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Topics: Jean Piaget, Theory of cognitive development, Childhood Pages: 108 (34063 words) Published: May 5, 2013

Early Childhood

Growth From Age 3 to 6
Bodily growth Brain development and “infantile” amnesia Health and safety in early childhood

Motor Development
Gross and fine motor skills Handedness

Theories of Cognitive Development
Piaget’s preoperational stage of cognitive development Understanding thinking: the development of “theory of mind” Cultural learning in early childhood

Early Childhood Education
The importance of preschool quality Cross-national variations Preschool as a cognitive intervention

Language Development
Advances in vocabulary and grammar Pragmatics: social and cultural rules of language

Emotional Regulation and Gender Socialization
Emotional regulation Moral development Gender development

Parenting “styles” Parenting in other cultures Discipline and punishment

The Child’s Expanding Social World
Siblings and “only children” Peers and friends Media use in early childhood

Summing Up


It is midmorning in a day care center in Aalborg, Denmark, and Lars Olsen, age  4, is playing a game with his friend Pelle (pronounced Pell-Uh). “Look out!” he shouts to Pelle, holding up a toy airplane with a little pilot in it. “There’s gonna be a crash!” Pelle, with no airplane of his own, has taken a plastic banana from the kitchen play area and straddled a small stuffed bear on it. “You can’t catch me! I’m too fast!” he exclaims, and dashes away with Lars in pursuit. Lars catches up to him and hits his toy plane against Pelle’s banana airplane, and the airplanes crash to the ground along with the laughing boys. “Come, children!” calls the boys’ preschool teacher, Birgitte. “It’s story time.” The children, familiar with this daily ritual, sit on the floor in a semicircle in front of Birgitte as she begins to read the story of the day. Lars enjoys the story, and the “Letter Learning Time” that comes after it. He has learned most of his letters already, and looks forward to being able to read. In the afternoon his mother picks him up on the way from her job at an accounting firm, and the two of them go home. Soon his father arrives home from work, too, and Lars watches television while his parents prepare dinner.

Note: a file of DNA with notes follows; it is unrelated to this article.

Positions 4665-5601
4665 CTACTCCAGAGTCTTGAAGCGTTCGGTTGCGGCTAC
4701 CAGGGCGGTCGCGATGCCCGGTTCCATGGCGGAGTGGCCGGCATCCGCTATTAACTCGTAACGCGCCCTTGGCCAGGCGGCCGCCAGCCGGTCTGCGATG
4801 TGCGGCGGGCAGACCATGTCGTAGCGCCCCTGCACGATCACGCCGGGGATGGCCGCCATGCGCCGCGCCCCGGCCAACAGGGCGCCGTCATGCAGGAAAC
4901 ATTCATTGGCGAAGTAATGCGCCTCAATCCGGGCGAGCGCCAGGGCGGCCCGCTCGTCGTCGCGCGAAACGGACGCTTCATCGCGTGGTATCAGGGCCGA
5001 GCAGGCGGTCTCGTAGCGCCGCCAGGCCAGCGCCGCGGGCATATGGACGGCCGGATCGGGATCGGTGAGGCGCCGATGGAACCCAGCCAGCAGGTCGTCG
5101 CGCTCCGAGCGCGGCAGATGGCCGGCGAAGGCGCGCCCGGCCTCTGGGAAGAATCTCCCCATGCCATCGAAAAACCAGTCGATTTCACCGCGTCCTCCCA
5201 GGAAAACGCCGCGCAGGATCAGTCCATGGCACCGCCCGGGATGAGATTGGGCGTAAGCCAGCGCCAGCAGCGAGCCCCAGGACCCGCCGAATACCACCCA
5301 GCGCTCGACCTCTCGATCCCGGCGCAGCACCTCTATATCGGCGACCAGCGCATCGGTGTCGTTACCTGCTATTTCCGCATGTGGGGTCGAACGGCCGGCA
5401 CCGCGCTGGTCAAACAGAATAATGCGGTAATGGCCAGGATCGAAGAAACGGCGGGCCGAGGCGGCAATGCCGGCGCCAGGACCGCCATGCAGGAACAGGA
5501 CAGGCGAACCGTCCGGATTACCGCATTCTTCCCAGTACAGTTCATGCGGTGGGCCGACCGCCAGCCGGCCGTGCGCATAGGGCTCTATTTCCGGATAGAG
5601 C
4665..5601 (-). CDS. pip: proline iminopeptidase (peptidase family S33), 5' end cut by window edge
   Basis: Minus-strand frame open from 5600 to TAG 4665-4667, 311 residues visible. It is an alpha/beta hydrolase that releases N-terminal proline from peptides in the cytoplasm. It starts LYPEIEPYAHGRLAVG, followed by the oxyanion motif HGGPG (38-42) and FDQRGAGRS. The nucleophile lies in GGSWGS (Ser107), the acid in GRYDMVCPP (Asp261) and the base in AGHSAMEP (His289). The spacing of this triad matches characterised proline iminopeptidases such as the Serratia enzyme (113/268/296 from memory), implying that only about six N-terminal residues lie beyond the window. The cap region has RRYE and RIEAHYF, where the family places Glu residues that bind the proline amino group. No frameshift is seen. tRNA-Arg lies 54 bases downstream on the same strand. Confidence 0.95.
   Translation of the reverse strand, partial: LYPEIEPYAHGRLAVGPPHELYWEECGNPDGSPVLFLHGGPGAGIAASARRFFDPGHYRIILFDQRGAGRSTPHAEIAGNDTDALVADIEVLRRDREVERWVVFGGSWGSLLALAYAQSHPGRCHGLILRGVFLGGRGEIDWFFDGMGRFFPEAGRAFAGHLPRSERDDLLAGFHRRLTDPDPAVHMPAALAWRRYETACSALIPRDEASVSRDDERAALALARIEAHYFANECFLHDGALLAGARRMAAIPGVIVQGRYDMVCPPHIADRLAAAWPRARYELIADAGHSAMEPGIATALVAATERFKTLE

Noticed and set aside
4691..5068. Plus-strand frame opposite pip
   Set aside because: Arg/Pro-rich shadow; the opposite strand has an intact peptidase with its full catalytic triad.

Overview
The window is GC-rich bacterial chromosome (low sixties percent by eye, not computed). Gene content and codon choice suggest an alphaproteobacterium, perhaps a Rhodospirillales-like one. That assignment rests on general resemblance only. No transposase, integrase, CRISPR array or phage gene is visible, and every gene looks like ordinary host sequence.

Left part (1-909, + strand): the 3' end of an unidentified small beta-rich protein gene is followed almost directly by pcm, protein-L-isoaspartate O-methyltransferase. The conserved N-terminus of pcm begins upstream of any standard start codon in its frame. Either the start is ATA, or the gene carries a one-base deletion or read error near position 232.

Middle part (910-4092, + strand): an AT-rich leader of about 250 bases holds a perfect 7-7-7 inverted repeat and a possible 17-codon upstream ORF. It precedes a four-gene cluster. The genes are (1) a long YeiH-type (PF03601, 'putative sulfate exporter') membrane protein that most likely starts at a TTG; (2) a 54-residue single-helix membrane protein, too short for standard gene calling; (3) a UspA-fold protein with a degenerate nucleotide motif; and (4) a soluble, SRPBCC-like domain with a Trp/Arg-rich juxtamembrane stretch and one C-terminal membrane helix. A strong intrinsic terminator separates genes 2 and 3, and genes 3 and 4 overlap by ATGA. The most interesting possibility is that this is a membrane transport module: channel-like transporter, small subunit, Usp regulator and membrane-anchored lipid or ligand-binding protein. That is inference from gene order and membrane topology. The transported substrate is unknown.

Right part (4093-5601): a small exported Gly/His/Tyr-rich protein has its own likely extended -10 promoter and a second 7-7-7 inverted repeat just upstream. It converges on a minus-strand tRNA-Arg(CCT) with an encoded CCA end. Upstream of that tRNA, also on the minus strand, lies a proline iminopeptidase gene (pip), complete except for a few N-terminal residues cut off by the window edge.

In the afternoon and evening, Mari continues to work alongside her mother and take care of her little brother. There is water to be fetched and firewood to be gathered, and Roberto must be watched constantly. Her aunt and her cousin Gina come by, and she and Gina play with their dolls, pretending that the dolls are taking tortillas into the village square to sell. Mari’s older sister is currently the one who sells the tortillas in town, but Mari knows that within a few years this duty will fall to her. In the evening the family gathers around the ever-smoldering fire, and Mari sits on her father’s lap. Before long Mari is asleep, and the next morning she will have no memory of being passed from her father to her older sister, or of falling asleep by her sister’s side next to the fire. As we have seen in the previous two chapters, from birth onward children’s development can be very different depending on their culture. In early childhood the cultural contexts of development expand in several important ways, as the stories of Lars and Mari show. Children begin to learn culturally specific skills, through participation in daily tasks with their parents and siblings in some cultures, as in Mari’s case, or through participation in group care and preschool in other cultures, as for Lars. Their play comes to include pretend play, and the materials of their fantasy games are drawn from their cultural environment— airplanes for Lars, tortillas for Mari. They become increasingly aware of their culture’s differential gender expectations for boys and girls. And they develop an awareness of their culture’s values and moral order. By sleeping alone in his...
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